David Grusin's score for Sidney Pollack's The Yakuza (1975) (starring Robert Mitchum) is a strangely compelling and seductive amalgam of Eastern and Western musical influences, laced with mystery and passion and an immense lyricism. The movie, which may have been made too soon -- its Japanese subject matter was too outré for mid-'70s American audiences to absorb easily -- was never hugely successful and the release of this CD, which comes complete with unused sections of the score (recorded but dropped from the final edit of the movie) and variant takes of some key sections, is almost miraculous in that context; no one thought that much of the music at the time it was new. The score benefits greatly from the contributions of top session players, including Lee Ritenour's electric guitar and Jerome Richardson's bass flute, but it is mostly Grusin's ability to shift between and also to meld the sounds of East and West that make this work as well as it does, and the source material has held up across three decades -- the timbres and textures of the music here are very close and rich, and the CD is exceptionally successful for a body of music that was never necessarily supposed to be heard fully exposed in this way.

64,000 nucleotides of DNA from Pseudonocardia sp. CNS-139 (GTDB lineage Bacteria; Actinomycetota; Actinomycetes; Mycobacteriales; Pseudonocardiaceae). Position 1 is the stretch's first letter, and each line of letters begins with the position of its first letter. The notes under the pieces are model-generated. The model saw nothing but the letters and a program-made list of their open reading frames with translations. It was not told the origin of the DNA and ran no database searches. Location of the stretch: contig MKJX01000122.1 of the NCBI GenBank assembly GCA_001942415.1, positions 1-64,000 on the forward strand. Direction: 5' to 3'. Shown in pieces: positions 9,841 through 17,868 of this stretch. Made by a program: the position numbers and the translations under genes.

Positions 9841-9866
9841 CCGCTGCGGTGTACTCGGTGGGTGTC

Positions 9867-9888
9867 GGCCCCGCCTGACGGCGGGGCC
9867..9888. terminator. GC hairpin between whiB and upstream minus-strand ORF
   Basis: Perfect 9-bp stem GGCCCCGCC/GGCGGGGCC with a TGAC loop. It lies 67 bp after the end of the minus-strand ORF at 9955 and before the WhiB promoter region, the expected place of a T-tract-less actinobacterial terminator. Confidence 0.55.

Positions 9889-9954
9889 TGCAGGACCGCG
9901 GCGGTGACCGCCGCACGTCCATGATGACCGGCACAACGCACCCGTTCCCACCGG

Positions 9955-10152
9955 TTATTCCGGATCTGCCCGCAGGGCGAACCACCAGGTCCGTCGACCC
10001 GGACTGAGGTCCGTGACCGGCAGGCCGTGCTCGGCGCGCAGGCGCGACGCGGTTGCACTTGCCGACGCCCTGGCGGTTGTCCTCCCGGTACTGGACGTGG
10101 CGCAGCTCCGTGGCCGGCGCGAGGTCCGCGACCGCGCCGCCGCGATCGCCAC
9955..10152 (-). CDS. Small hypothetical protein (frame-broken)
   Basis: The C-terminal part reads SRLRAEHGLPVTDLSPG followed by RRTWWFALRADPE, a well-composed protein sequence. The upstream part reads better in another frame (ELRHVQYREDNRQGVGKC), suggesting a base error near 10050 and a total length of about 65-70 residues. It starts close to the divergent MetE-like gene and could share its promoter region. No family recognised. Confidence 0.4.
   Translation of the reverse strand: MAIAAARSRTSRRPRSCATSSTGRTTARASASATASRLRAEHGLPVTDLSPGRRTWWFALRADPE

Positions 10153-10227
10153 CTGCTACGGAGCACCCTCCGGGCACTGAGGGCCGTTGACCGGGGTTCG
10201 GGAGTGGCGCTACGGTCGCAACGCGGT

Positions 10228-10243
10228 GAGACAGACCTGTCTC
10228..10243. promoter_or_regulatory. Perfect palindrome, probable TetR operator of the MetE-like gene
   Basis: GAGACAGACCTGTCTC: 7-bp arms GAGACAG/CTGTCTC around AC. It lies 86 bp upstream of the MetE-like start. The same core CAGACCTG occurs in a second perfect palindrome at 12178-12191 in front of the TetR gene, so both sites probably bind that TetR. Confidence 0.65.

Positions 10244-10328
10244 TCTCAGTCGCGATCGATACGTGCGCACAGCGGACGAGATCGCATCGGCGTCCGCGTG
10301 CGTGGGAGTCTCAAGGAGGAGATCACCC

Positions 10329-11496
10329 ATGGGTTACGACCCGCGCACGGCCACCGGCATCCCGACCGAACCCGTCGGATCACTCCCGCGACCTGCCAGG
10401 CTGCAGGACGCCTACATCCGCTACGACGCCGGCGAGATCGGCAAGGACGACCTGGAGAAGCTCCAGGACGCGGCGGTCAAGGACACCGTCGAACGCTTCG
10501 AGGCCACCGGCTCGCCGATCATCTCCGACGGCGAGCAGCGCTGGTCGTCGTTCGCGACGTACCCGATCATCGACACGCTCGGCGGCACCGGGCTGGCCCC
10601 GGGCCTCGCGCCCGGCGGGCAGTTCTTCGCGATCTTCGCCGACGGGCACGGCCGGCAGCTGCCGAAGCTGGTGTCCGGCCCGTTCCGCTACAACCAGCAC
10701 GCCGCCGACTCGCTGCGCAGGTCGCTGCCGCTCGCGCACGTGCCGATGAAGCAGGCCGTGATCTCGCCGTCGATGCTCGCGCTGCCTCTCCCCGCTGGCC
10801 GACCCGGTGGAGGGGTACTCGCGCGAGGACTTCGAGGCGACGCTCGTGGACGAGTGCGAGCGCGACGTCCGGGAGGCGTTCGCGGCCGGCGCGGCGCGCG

AllMusic Review by Bruce Eder
|The Yakuza, film score|